Chris Neilson, TV and broadcast director at the Fédération Internationale de Hockey (FIH), has taken up a position at World Bowling, the international federation for ten pin bowling.
Neilson has reunited with Andy Oram, who left the FIH last year to become World Bowling’s new chief executive.
The move brings to an end Neilson’s three-year spell at the Lausanne-based international federation, which he initially joined as media rights manager.
He has previously worked in various rights and acquisitions, programming and scheduling roles in the UK broadcast sector during his time at commercial free-to-air broadcasters Channel 5 and ITV, plus pay-television duo BT Sport and Sky.
Oram was named as the World Bowling chief executive six months ago, having already come on board on a short-term contract implemented ahead of the 2019 World Bowling Women’s Championships in Las Vegas.
Oram is himself the former TV and broadcast director at the FIH.
Following a spell coaching cricket in Australia between 2011 and 2013, he became TV and broadcast director at Boxing Marketing Arm, the commercial rights sales arm of Aiba, the international boxing federation. He took up another position in Lausanne in 2015 when he joined the FIH as TV manager.
In 2018, World Bowling named Reddentes Sports, the Singapore-based sports rights consultancy, as its media rights consultancy.
International broadcast deals for the 2018 World Bowling Men’s Championships included agreements with i-Cable (Hong Kong), Tencent (China), TVRI (Indonesia), Astro (Malaysia), SPS HD (Mongolia), SkyNet (Myanmar) StarHub (Singapore), TrueVisions (Thailand) and the Vietnamese trio of HTV, VTV Cab and SCTV.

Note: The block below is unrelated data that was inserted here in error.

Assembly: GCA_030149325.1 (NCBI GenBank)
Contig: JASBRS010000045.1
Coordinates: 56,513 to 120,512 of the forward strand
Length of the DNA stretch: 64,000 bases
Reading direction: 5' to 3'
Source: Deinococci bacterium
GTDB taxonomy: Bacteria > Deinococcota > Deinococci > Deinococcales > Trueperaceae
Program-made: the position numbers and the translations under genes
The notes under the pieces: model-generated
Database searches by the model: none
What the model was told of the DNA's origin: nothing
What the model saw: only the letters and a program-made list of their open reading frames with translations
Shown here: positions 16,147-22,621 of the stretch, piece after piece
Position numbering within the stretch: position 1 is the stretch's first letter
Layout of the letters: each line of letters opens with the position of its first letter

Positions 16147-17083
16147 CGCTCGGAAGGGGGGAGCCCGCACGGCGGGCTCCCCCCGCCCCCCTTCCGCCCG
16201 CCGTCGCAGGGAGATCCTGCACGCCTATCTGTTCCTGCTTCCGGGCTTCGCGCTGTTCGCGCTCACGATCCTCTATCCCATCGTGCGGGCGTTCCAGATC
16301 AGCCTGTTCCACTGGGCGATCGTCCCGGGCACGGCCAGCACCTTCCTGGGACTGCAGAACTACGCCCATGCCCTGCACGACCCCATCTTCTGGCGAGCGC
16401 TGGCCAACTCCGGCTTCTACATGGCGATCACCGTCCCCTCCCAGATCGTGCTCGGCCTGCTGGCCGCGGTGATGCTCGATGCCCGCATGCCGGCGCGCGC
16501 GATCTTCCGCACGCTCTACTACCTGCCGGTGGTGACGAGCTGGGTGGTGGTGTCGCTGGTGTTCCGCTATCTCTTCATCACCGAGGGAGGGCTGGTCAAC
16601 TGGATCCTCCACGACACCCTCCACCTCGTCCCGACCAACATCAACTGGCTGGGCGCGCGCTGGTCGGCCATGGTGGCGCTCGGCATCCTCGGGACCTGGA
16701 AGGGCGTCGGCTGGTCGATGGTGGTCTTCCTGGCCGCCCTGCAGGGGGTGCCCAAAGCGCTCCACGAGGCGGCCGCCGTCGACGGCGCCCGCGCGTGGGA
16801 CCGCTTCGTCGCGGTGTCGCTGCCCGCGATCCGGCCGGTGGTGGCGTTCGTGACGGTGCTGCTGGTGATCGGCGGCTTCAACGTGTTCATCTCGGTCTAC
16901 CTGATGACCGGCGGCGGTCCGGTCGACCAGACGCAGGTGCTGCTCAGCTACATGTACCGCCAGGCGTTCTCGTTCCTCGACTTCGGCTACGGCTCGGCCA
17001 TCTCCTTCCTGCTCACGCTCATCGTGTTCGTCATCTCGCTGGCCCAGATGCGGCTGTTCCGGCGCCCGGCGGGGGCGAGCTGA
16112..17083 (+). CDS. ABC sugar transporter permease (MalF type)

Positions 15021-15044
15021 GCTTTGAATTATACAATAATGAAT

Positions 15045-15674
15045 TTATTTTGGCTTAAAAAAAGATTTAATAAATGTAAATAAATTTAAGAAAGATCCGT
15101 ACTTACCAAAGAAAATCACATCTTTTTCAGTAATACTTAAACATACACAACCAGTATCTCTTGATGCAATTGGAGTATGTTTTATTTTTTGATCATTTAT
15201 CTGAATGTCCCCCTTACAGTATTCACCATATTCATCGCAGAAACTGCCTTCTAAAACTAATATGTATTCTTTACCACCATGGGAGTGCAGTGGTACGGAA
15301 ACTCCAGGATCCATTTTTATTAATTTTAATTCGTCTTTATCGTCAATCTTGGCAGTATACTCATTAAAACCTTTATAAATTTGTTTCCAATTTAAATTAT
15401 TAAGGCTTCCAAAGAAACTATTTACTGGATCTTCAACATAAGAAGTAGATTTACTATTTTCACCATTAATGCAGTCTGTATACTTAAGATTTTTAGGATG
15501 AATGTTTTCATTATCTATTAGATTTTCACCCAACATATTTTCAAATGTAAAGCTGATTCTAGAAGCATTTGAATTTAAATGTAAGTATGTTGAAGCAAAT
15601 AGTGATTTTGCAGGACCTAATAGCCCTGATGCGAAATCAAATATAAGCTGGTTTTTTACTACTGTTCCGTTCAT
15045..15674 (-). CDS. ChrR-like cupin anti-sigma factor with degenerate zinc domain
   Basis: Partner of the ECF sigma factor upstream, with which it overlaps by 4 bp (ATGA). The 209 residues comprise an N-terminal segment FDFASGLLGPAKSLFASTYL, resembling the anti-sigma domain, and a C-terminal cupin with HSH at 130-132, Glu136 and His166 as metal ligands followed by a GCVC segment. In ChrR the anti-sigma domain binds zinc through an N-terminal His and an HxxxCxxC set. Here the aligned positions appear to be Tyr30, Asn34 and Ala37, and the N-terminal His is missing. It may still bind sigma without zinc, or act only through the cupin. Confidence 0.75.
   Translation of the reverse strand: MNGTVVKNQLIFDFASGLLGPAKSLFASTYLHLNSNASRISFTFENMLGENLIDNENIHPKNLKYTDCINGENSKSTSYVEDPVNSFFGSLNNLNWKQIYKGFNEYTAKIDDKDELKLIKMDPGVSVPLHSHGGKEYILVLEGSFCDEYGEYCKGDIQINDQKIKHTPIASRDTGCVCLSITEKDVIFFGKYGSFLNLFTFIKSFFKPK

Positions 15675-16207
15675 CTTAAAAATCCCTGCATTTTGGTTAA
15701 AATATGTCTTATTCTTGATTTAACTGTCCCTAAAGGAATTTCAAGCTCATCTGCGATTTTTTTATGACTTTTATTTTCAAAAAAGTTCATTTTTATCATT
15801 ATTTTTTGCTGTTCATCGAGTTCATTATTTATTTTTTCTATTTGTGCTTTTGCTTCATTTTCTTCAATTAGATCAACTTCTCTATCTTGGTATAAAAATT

Outside of Asia, rights were distributed to broadcasters in Finland (Elisa), the Netherlands (Ziggo), North America (FloSports) and New Zealand (Sky). There was coverage available in other countries on the International Olympic Committee’s Olympic Channel.
The FIH generated broadcast rights income of CHF3.94m (€3.74m/$4.08m) in 2018, according to recently-submitted accounts. The accounts, which have been audited by Ernst & Young, show that broadcast rights income rose from CHF2.98m in 2017 and remained the Lausanne-based federation’s chief non-Olympic revenue stream.
The FIH has sold its international media rights in-house since 2017.
In response to the Covid-19 pandemic and ensuing sports shutdown, the federation removed geo-blocking restrictions on full re-runs of FIH Hockey Pro League matches streamed on its FIH.live website. The federation also started to produce additional programmes for distribution among its 32 rights-holding broadcasters spanning 192 countries around the world.